According to the company, its “FluxJet” is “a hybrid between an aircraft and a train,” and relies on electricity alone for propulsion.

Each pod is just over 80 feet long and can fit up to 54 passengers. Within cities, the train will more or less operate like a maglev monorail, but out in the open, it’s designed to blast through vacuum-sealed tubes, like the Hyperloop.

Continue reading… “Startup Says Train Powered by “Veillance Flux” Could Travel 620 MPH”

DARPA to develop next-gen military VTOL demonstrator


The US Defense Advanced Research Projects Agency (DARPA) intends to develop a next-generation military vertical take-off and landing VTOL demonstrator for the military. 

The project, called ANCILLARY and part of the X-Plane program, aims to apply innovation and technology from the commercial eVTOL sector to develop new architecture and design in the military sector “required for a leap ahead low-weight, high-payload, and long-endurance VTOL capabilities”.  

DARPA highlighted that its main goal is to build a military VTOL unmanned aircraft system that could launch without complex launch-and-recovery infrastructure, thus enabling its expeditionary deployments.  

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3 Aspects of the Real Estate Industry That Can Benefit Immensely from the Metaverse

As mainstream adoption grows people are finding more use cases for business within the digital realm. 

By Anthony Georgiades

The metaverse is already providing us with a wealth of new experiences and has spurred limitless speculation around the many avenues for its future expansion. These possibilities — which are beginning to appear infinite — are enjoyable and sometimes even practical for consumers, meaning they have the potential to be extremely lucrative for the businesses implementing them.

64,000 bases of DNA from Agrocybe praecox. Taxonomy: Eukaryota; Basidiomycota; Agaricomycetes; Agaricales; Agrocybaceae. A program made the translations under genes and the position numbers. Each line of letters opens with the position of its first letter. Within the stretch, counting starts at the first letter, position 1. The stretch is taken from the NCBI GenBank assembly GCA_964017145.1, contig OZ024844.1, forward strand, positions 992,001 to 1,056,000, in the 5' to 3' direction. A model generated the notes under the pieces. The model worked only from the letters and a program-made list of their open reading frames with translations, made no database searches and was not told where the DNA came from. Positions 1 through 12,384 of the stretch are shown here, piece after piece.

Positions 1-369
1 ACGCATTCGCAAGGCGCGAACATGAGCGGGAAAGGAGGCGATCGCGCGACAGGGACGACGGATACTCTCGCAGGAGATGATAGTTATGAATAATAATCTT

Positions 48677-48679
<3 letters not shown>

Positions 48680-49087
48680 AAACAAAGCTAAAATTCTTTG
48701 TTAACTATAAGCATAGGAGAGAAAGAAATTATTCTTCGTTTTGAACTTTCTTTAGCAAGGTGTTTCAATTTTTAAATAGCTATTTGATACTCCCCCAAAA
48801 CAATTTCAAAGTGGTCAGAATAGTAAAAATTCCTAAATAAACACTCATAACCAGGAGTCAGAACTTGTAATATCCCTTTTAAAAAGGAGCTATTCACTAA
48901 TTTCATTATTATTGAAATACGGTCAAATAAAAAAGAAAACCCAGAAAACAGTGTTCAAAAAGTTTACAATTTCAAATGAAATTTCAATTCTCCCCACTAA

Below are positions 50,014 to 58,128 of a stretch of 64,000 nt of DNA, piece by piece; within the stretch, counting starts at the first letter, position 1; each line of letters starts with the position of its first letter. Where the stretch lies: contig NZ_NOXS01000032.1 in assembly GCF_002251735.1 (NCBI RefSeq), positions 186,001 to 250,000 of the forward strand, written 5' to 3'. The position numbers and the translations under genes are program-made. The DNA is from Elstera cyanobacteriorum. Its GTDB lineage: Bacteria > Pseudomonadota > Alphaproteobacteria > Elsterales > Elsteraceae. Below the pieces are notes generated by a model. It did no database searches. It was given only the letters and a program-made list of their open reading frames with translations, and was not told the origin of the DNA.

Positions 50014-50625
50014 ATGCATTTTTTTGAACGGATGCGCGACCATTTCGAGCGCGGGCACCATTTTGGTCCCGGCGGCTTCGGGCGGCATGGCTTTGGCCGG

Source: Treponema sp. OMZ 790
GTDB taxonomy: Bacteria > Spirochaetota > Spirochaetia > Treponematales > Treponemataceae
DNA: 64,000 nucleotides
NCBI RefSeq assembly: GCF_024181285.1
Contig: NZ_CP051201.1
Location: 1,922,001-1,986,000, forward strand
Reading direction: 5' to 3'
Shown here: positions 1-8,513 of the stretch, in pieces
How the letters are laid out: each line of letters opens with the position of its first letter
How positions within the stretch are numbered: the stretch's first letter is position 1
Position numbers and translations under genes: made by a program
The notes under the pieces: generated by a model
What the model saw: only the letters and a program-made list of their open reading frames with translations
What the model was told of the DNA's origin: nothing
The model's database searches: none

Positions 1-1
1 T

While current interactions and excitement around the metaverse fall heavily on realistic fashion shows, concerts and immersive video games, there are various applications that go beyond pure entertainment.

The deep value of the metaverse lies in the pragmatic applications it can power. In a globalized world where distributed work and communication is on the rise, metaverse applications allow users to engage with one another remotely in a far more collaborative and interactive setting. It removes the need for tedious obligations and offers more practical, efficient alternatives to in-person tasks, which sometimes require long wait times or long-distance travel.

From the perspective of realistic use cases for augmented reality (AR) and virtual reality (VR) technology, the real estate industry in particular stands to benefit immensely from the metaverse. From breaking ground on the construction of a new home to its reselling years later, the metaverse and its immersive architecture can have a major impact. Here’s how: